Pop-up art installation to light up Burnley town centre

A “pop-up” art installation will stir the imagination and catch the eye of visitors to Burnley town centre over the coming weeks.

The work is the culmination of creative output produced by local artists in conjunction with a range of young children, asylum seekers and adults with learning disabilities over a series of workshops held earlier this year.

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The six-week arts “pop-up” will help light up the town centre and be a fitting extension of the Light Nights held in Burnley before the Covid pandemic prevented the project from being repeated.

The six-week arts “pop-up” installation, which is called Under One Sky, will run until the end of August

The name of the show will be Under One Sky and runs until the end of August. The public can view the artwork in the shop window of 117 St James’s Street, (next to Marks and Spencer).

Burnley’s arts engagement officer Rachel Hawthorn said: “A lot of hard work has gone into creating some wonderful artwork which will help brighten up Burnley town centre and make a brilliant backdrop for visitors and shoppers.

“We want to make a visit to Burnley exciting and intriguing and showcase the imagination and hard work of local people of all ages and backgrounds.”

For several years up until 2019 Burnley Light Night was held in early December. Each year built upon the success of the past and the 2019 event was a great success, with hundreds of residents taking part and hundreds more enjoying the event as spectators.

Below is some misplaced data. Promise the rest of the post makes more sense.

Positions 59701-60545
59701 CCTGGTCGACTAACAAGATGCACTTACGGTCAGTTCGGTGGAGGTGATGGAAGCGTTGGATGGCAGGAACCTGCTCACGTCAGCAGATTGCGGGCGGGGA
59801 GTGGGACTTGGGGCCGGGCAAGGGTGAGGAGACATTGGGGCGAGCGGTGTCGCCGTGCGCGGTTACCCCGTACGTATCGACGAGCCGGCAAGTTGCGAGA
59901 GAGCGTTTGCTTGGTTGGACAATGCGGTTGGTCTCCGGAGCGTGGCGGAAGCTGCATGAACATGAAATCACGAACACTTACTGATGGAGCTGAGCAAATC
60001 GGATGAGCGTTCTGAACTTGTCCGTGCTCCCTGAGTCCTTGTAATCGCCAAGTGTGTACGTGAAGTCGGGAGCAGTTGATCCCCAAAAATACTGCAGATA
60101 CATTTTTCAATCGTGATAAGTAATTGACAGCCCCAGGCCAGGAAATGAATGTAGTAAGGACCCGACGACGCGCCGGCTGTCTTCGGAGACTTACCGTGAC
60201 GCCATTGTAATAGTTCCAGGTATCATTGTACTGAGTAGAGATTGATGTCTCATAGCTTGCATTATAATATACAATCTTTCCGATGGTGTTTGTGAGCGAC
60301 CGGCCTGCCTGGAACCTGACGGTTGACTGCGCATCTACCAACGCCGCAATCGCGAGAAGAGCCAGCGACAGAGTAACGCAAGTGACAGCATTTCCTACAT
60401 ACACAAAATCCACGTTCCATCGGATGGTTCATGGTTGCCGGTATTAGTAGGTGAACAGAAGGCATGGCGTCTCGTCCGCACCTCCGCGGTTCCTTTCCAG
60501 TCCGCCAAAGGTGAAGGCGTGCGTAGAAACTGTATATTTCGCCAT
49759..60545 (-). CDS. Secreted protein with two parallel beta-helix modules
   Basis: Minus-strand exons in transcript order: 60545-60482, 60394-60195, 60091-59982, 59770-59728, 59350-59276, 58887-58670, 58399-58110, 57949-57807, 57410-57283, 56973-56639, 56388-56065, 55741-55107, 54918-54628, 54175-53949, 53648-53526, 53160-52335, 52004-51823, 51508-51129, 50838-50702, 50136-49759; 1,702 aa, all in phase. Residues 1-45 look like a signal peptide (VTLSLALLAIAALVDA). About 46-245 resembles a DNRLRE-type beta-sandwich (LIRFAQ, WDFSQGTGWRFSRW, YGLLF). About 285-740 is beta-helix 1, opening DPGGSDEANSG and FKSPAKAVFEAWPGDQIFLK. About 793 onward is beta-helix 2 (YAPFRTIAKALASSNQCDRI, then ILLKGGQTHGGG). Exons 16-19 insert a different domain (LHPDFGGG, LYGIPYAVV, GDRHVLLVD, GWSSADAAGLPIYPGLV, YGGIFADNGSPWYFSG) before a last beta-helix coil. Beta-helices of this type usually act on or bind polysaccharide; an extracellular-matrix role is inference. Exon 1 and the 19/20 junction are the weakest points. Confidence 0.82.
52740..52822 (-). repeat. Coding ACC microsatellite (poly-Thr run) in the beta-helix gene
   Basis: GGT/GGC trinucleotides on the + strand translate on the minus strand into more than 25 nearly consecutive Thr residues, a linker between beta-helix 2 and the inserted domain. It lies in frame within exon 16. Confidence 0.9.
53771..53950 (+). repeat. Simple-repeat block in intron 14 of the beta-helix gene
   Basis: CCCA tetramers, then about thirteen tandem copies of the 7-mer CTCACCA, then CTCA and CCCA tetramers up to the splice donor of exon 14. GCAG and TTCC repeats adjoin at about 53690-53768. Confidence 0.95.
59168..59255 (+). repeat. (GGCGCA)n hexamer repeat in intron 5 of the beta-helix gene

The pandemic put the brakes on that momentum and the big plans for the 2020 event had to be put on hold.

"Obviously there have been many challenges going forward with how to make public events safe and enjoyable again,” added Rachel. “We considered our options and planned to deliver Covid-safe events that would still involve local people but without the large scale gathering of our previous parades.”

Last year, the organisers raised £15,000 from Arts Council England, along with contributions from Burnley Council, Burnley Bid, and Burnley Leisure and Culture to take the project forward.

Since the start of this year the group behind the arts project has been working with community groups and schools, using the same theme of Under the Night Sky, and with the added element of considering what the pandemic has meant to us all and how we can find unity in testing times.

Young people, asylum seekers and adults with learning disabilities have been working with poet Amy Tempest and visual artists at Burnley Youth Theatre to express their experiences through words and patterns.

Ridgewood Community School pupils teamed up with musicians from Mr Wilson’s Second Liners to learn new tunes and hone their performance skills, with the aim to perform at future Light Night events.

Three local artists – Jai Redman, Fiona Hornby and Sophie Gibson – have been commissioned to create light inspired artworks, reflecting on the theme of unity under the night sky and their own experiences of surviving the pandemic as artists. Burnley College arts students have worked with professional artists to produce new artworks on the same theme.

Organisers are also looking at possibilities for taking Burnley Light Night forward and would love to hear the public’s views on this.

Email Rachel Hawthorn, Burnley’s Arts Engagement Officer at [email protected] for more information and to find out how you can get involved in future events.